I write everything myself. Every single word is written by me. I do not do co-writers, ghostwriters, background writers, or any of the above. If it isn’t written by me then its not my creation and if its not my creation then my name doesn’t belong on it.

Tell us more about the other casts on the show and how did you meet them. 

Quentin Williams (Quan Banneker) Roberto Cruz (Jose Torres) and Howard Woodburn (Anthony Lee) I met while were working at Best Buy. I was the Assistant Store Manager so I was in charge of making sure the sales floor was taken care of. Howard and Quentin were the two best sales people in the store so we bonded quickly over that and over our shared love of Hip Hop. Roberto worked the Loss Prevention desk and we’d always get caught up talking about Hip Hop and new album releases. Over time we just all grew as a collective of friends. Shani Hawes (Asha Luna) is my sister, and we’ve been playing make believe our entire lives. Tijuana Agnew (Anaya Bassett) is a professional actress who our director, Geoffrey Henderson, brought to my attention when I was attempting to cast the part of Anaya. I literally told him “find me a strong black woman with natural hair” and Tijuana was the gift that made the cypher complete!

RELATED POSTS FOR YOU:  Temisan Adoki - Exclusive Interview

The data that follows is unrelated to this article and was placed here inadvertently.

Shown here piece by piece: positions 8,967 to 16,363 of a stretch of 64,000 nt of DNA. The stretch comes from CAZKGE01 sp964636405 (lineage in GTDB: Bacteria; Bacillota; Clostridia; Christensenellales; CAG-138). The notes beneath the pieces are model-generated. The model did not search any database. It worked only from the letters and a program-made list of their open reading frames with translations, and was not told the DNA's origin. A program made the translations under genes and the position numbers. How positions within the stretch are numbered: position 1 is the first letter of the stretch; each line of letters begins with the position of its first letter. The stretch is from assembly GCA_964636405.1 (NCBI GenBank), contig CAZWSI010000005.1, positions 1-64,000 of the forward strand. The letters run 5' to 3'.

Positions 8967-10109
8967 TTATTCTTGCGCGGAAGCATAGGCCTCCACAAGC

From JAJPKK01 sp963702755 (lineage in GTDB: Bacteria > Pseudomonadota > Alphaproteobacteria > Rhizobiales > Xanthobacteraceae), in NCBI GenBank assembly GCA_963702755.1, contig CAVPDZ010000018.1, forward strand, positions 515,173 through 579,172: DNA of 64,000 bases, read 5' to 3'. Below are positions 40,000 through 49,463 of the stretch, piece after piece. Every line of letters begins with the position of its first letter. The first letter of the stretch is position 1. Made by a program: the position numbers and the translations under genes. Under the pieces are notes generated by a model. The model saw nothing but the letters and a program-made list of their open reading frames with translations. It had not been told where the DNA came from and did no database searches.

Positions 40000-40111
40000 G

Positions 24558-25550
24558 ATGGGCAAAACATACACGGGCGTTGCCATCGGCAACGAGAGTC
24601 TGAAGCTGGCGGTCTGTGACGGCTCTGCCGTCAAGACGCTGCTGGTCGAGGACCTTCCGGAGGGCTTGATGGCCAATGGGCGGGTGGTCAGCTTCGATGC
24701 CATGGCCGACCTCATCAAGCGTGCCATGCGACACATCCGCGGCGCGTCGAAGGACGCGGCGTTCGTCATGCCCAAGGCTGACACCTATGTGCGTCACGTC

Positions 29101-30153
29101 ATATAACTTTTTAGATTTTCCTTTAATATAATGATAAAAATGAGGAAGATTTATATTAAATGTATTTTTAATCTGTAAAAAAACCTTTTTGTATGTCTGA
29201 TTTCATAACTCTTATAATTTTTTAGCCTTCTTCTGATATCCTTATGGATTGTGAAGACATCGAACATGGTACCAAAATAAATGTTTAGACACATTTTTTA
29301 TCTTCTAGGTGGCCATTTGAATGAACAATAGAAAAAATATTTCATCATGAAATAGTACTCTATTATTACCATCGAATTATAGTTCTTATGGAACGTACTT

Whats the meaning behind the name and overall the show?

Blue Collar Hustle, on its surface, is about people striving to make it the old fashioned way. Through hard work and dedication. The deeper exploration is the Hustle that young black millennials find themselves doing in order to adjust to the world after graduating college or leaving their parents homes. How do you survive in a world where presenting the best version of yourself every day might still not be good enough? How do you live up to the legacies of your ancestors who marched, protested, and died so that you could have a fighting chance at equality? How do you reconcile your career with your aspirations? How do you measure up to the ideal of black excellence? Is your hustle THE hustle that’s going to get you on you the right path?

Race and rap music play a huge part in the show. How do you use both to convey a message or rather make a statement?

Hip Hop is the life blood of the series, in such a way that Hip Hop is the official language of the modern day black populace. There can be no Blue Collar Hustle without rap music, as it was literally inspired by Quentin’s real life trials as a music artist. Every episode title is a song title from his album, A Souldier Story. I crafted many scenes from lyrics he wrote or situations he spoke on in the album. As far as race is concerned. We are black people in America. Race will always be an important factor of our very existence, we can either run from it or we can choose to embrace it and confront it head on. I am choosing to confront it.

Web series are a niche area in the industry what advice would you give an indvidual who is thinking of making one?